Managua Concludes Patron Saint Festivities
MANAGUA – Hundreds of thousands of Nicaraguans turned out last Sunday to participate in and view a huge procession in honor of Santo Domingo de Guzman, this capital’s patron saint, in a celebration mixing prayers, dancing, liberal consumption of alcohol, and both Catholic and pagan rites.
Nicaragua’s most famous festival began on Aug. 1 but ended Sunday with the traditional “walking up” of the saint’s old statue – 7 inches high – to its altar in the Las Sierritas Church in south Managua, where it resides for most of the year.
The enormous procession left the Santo DomingoChurch in Managua’s old downtown, which was largely destroyed by the 1972 earthquake, where the statue had been housed for the past 10 days.
The 12-kilometer pilgrimage of “Minguito,” as the capital’s patron saint is called, was accompanied by masses of the faithful reciting prayers and giving thanks to the saint, requesting personal miracles, making solemn promises and the like.
Police estimated that some 600,000 people took part in Sunday’s procession, and the marchers – some of whom proceeded with their eyes blindfolded or on their knees in penance – were accompanied by bands.
Many of the so-called “promise makers” had painted their bodies with black grease and motor oil or dressed up in typical costumes, like Indians or as African slaves.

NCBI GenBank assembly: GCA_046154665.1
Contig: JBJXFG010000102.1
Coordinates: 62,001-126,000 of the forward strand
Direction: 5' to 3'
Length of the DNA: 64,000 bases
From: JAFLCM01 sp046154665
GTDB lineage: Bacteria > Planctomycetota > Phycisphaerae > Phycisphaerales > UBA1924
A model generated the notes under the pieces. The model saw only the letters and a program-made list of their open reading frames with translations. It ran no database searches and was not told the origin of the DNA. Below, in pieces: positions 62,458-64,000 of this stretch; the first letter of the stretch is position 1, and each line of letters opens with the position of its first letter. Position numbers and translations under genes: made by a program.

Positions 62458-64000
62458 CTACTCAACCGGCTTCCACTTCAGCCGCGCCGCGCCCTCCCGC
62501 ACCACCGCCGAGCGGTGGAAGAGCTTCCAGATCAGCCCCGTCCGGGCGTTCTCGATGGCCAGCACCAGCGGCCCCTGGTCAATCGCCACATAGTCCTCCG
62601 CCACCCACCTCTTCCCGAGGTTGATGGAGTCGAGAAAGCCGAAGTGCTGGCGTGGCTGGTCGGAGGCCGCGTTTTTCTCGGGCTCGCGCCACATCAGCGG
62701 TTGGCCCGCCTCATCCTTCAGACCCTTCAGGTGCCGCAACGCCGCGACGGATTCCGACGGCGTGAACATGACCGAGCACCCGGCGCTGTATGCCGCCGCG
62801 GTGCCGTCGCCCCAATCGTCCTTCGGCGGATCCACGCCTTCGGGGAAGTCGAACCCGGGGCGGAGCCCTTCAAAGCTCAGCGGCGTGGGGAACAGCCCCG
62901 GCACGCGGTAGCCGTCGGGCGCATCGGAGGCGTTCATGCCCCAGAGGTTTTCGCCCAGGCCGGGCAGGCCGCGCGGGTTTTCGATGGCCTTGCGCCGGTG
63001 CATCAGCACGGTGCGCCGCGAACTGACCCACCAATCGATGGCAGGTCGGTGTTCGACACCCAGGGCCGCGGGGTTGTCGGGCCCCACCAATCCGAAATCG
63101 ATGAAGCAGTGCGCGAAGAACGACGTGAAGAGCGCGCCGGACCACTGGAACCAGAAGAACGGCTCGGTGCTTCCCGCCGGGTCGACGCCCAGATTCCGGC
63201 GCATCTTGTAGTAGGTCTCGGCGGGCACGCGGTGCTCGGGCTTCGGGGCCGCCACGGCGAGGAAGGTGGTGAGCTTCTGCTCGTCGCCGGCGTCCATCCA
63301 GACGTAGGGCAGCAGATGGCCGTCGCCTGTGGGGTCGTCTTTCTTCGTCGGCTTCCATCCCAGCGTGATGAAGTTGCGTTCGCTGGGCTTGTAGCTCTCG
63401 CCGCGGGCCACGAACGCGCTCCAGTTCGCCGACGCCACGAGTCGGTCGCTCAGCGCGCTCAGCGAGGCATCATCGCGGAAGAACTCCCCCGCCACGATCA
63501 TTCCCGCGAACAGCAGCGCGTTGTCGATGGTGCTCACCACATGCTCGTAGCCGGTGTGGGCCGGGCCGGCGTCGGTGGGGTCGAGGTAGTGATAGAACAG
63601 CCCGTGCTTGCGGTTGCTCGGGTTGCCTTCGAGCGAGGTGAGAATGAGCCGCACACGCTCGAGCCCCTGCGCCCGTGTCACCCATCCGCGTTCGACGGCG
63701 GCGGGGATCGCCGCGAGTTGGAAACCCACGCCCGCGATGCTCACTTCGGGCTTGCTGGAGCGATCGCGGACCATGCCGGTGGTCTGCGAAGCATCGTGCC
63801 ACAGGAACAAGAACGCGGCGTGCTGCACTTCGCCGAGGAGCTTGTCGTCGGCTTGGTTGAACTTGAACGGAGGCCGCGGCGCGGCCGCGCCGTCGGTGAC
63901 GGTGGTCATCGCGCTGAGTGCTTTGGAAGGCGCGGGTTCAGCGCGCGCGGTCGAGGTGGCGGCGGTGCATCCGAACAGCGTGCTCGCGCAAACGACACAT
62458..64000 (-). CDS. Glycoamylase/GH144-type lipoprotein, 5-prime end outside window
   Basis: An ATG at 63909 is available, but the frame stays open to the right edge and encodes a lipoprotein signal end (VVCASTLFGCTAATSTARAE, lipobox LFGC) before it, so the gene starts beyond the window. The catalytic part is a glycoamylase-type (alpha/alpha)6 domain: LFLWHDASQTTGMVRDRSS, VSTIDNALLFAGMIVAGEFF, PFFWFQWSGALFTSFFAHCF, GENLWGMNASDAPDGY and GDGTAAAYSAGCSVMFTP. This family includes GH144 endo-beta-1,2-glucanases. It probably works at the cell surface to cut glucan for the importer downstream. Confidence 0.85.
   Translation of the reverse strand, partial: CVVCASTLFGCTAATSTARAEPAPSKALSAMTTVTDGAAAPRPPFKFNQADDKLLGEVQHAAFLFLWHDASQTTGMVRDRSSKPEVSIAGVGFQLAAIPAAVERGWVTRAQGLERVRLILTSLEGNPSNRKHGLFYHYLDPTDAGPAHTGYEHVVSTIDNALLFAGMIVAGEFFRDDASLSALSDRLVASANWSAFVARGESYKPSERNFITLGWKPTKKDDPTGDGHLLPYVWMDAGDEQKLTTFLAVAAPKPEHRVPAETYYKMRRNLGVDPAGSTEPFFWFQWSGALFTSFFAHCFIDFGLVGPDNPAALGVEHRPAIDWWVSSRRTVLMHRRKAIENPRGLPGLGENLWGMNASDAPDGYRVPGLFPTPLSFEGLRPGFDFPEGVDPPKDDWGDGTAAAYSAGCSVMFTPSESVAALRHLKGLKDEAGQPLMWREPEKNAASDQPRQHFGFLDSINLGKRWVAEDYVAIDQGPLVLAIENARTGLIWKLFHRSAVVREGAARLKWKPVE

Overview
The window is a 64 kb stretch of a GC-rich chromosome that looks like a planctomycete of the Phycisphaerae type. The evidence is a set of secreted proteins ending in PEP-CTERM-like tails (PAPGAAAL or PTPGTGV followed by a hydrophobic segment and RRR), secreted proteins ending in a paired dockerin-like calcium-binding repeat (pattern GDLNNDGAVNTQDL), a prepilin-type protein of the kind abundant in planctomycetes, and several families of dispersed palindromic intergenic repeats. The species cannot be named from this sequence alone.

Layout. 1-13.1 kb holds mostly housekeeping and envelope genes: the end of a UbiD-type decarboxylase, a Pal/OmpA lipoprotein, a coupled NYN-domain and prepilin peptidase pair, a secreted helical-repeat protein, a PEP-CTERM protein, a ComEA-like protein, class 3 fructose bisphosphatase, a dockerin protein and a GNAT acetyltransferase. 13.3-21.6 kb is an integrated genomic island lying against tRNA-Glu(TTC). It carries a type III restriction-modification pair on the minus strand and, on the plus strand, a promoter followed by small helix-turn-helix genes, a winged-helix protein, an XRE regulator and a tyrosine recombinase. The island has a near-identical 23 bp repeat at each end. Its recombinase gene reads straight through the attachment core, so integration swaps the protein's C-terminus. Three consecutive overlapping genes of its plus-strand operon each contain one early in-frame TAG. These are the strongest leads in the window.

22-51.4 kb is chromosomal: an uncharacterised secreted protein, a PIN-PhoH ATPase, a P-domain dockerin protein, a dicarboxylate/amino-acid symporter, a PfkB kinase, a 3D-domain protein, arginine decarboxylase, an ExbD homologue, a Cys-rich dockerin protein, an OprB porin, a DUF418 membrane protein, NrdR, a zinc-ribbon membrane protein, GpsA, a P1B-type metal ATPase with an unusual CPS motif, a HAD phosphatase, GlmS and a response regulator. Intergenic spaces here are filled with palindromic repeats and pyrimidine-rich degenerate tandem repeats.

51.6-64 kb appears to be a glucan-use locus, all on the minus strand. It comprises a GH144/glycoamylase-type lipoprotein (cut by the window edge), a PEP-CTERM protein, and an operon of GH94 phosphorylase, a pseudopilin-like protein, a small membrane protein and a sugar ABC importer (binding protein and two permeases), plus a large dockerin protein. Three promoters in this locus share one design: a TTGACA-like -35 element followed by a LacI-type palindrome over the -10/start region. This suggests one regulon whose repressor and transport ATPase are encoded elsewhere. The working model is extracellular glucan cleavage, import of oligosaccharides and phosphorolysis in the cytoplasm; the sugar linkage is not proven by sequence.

The small statuette of Santo Domingo, which has a very heavy base, was carried on their shoulders by some of the marchers, who danced slowly with their burden accompanied by fireworks and bands playing folk music.
Over the past 10 days, Managua has experienced a pageant of colorful costumes, fireworks, folk music and all sorts of other celebratory revelry in honor of Santo Domingo.
The festivities were presided over by Managua Mayor Dionisio Marenco, and some 4,500 people – police, former youth gang members, Red Cross personnel and firefighters – were detailed to provide security and other services during the 10-day celebration.
This Sunday, the hípica is in Granada.
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